Dads, Talk to Your Daughters

The Natural is one of my all-time favorite movies. It is a baseball movie that is not about baseball. It begins with a young Roy Hobbs playing catch with his dad. The movie ends without any words. It ends with a moment of an older Roy Hobbs playing catch with his son. Most of the film Roy is unaware that he himself is a dad. One day in Chicago, after about fifteen or sixteen years, he meets up with his high school sweetheart Iris. Roy is in her home and notices a baseball glove. Iris says that it is her son’s glove. A surprised Roy asks, “Is he with his father?” “No,” Iris responds. “His father lives in New York. But I’m thinking he needs his father; he’s at that age. He needs him.” Then Roy says, “Sure. A father makes all the difference.”

A father makes all the difference.

So He Lived in a Cave

Lot makes all the difference. And Lot was a dad. Listen carefully to Genesis 19:30. “Now Lot went up out of Zoar and lived in the hills with his two daughters, for he was afraid to live in Zoar. So he lived in a cave with his two daughters.” This is a key verse to Genesis 19:30-38. It is about Lot. He has two daughters. And he is living in a cave.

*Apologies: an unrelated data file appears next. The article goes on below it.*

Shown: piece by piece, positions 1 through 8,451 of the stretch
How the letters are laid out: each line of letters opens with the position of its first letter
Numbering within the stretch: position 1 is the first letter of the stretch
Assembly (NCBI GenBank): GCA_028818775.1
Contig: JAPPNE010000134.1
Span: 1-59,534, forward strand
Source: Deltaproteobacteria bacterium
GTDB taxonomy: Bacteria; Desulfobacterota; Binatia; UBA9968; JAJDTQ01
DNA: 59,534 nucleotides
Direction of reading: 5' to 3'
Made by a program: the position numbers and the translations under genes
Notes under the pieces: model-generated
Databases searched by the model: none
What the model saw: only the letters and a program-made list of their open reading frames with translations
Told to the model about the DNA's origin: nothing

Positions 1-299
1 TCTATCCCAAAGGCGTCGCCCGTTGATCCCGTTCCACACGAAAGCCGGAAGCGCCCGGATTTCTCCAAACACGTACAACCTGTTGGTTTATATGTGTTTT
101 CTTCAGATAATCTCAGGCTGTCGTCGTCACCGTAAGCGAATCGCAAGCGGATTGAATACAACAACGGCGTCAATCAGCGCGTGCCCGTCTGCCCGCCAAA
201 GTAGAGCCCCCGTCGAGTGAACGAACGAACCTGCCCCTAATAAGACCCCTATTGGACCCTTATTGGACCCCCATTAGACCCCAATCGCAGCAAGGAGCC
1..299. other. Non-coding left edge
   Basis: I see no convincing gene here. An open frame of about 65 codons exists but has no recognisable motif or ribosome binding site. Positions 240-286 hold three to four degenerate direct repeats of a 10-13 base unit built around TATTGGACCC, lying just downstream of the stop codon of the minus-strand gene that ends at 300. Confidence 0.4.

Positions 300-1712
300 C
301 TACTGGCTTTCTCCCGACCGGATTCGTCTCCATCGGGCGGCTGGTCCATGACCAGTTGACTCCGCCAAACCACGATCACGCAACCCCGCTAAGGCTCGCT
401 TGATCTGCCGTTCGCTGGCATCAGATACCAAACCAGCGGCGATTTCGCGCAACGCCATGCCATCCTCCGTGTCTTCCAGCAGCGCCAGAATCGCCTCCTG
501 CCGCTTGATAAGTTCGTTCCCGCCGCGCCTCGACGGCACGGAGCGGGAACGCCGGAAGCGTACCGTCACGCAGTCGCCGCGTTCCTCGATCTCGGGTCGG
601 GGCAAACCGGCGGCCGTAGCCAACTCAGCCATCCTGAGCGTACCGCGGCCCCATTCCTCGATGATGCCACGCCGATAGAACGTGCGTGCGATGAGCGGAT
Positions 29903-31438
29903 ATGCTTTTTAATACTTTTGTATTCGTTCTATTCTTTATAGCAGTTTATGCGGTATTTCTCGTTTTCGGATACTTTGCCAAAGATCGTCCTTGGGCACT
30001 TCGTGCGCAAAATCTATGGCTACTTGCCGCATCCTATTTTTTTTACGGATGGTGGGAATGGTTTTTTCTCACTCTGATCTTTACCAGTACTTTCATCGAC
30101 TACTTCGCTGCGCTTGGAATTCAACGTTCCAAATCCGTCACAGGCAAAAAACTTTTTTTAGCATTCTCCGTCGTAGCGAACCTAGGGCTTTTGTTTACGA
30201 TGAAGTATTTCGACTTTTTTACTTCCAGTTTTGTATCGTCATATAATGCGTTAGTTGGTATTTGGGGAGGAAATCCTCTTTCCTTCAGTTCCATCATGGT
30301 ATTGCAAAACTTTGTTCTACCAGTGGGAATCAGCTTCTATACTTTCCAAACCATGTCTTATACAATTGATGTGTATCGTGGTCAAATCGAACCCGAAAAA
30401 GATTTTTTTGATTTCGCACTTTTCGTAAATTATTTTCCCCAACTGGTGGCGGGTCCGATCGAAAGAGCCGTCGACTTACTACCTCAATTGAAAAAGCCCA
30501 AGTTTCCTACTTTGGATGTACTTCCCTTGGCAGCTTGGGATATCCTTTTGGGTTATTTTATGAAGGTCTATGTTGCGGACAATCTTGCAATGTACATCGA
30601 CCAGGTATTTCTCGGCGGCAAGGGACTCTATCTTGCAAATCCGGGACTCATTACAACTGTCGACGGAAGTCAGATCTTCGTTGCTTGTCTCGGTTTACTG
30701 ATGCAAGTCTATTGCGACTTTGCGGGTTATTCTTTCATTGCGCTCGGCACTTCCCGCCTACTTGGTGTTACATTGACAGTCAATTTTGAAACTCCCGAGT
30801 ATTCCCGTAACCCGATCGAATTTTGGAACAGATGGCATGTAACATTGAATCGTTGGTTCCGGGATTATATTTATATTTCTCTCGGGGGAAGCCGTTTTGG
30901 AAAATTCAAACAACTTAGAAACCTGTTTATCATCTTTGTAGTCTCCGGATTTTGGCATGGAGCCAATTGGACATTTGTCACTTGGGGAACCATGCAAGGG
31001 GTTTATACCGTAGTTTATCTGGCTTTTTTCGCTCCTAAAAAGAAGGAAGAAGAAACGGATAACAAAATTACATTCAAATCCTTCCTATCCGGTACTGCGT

The big question from this key verse is: How did Lot end up living in a cave?

Caves are dirty. Caves are musty. Caves have spiders. And caves are dark. Caves are dark during the day and even darker at night. Often in Scripture caves are used for graves (Genesis 23:9; 25:9). Again, how did Lot end up living in a cave? Pay close attention to how verse thirty begins. “Now Lot went up out of Zoar and lived in the hills with his two daughters, for he was afraid to live in Zoar.” The key word is Zoar. Zoar was a town and according to verse thirty it was a town that Lot had lived in. Most interesting is what Zoar means and how it got its name.